Target and the National Federation of the Blind (NFB) have settled the lawsuit regarding accessibility of the Target.com web site. You can read the final settlement here.
A summary of the settlement
- Target makes no admission or concession that its website is or ever was inaccessible.
- Target admits no violations of the ADA or any other law.
- The website will be brought into compliance with the Target Online Assistive Technology Guidelines (2MB Word Doc) and will be certified by NFB as compliant with these guidelines. NFB will monitor compliance over 3 years from initial certification.
- Target will pay NFB $90,000 for the certification and first year of monitoring and then $40,000 per year thereafter.
- Target’s web developers will receive at least one day of accessibility training, to be provided by NFB at a cost of up to $15,000 per session.
- Target will respond to accessibility complaints from web site users.
- Target will pay damages of $6,000,000 to the class action claimants, or at most $7000 per claimant, and will pay $20,000 to the California Center for the Blind on behalf of the primary claimant, Bruce Sexton, Jr.
- Payment of legal fees is yet to be determined.
My thoughts on the settlement
While this is a great victory for the NFB and the claimants, I think the majority of the accessibility community was hoping for some long-awaited case law that might better define the relationship of the Internet and the Americans with Disabilities Act. While there have been many lawsuits claiming discrimination under the ADA because of inaccessible web sites, there is virtually no case law that clarifies that the ADA applies to web sites. This settlement clearly provides no additional insight into this matter. Instead of corporations receiving clarification that they are ALL legally obligated to make their web sites accessible, they can now take comfort in the fact that if they aren’t big/rich enough for NFB or others to engage in a complicated and expensive lawsuit, that they can maintain the status quo of, at best, marginal accessibility.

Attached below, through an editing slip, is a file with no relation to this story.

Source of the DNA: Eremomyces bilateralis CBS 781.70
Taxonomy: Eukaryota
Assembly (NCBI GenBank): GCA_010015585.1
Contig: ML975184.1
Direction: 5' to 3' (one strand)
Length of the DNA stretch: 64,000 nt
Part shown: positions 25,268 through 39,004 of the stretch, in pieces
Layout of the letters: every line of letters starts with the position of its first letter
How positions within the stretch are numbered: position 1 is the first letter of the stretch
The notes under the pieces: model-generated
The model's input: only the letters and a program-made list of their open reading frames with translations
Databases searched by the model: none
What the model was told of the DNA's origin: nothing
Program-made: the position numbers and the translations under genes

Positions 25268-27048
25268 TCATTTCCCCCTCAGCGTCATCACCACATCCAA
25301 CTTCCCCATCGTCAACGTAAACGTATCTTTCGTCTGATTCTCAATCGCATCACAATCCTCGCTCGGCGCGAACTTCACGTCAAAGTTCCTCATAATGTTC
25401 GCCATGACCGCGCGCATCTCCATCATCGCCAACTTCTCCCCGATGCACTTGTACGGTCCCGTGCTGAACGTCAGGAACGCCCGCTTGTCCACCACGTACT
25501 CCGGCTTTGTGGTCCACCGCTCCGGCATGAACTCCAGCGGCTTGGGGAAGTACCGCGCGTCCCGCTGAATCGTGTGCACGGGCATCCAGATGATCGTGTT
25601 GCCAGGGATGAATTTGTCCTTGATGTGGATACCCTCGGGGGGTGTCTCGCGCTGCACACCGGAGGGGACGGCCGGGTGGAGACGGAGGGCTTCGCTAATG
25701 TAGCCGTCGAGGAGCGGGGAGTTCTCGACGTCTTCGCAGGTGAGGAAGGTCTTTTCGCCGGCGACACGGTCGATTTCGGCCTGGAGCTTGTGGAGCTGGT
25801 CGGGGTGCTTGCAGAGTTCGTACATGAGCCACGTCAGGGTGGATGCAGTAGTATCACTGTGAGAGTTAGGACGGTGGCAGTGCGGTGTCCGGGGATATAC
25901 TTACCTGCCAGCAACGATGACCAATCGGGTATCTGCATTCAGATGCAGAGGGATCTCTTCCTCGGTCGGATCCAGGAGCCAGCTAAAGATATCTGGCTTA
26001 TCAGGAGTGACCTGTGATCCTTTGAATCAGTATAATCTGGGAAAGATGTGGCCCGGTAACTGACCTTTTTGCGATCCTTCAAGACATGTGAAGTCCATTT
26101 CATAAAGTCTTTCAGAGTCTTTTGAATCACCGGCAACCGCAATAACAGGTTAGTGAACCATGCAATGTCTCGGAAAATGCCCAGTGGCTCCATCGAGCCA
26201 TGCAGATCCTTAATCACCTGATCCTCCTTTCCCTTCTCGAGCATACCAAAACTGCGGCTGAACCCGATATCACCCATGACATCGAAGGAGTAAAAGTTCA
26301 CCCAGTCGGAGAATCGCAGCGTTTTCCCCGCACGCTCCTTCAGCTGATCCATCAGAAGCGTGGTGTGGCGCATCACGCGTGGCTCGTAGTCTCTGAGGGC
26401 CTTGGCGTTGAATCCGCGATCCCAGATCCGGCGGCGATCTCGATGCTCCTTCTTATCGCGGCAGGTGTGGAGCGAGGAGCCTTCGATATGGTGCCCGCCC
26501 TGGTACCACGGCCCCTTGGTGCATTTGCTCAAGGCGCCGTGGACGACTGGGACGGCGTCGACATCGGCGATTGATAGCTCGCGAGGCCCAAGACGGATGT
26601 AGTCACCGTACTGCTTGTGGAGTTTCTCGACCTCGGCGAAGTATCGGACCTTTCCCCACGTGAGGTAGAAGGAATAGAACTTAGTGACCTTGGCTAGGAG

I also believe the 6 million dollar settlement to be rather insignificant for a corporation that had $63 billion in revenue and $3 billion in net income in 2007. Still, the settlement amount is significantly more than what it would have cost Target to implement a high level of accessibility in the first place.
Additionally, there is no indication that the Target accessibility guidelines include
anything much that would benefit anyone except blind users. While the NFB is a blind advocacy group, the scope of changes required are very minimal.
UPDATE: Since originally writing this post, the guidelines were made available. There are a few requirements, while primarily intended for blind and low vision users, that may provide benefits to those with other disabilities.
Don’t get me wrong, I’m thrilled with the outcome and I do think it will motivate the largest corporate retailers to take accessible a bit more seriously, but without clarification of their true legal obligation, I fear the influence of this settlement will not be very significant.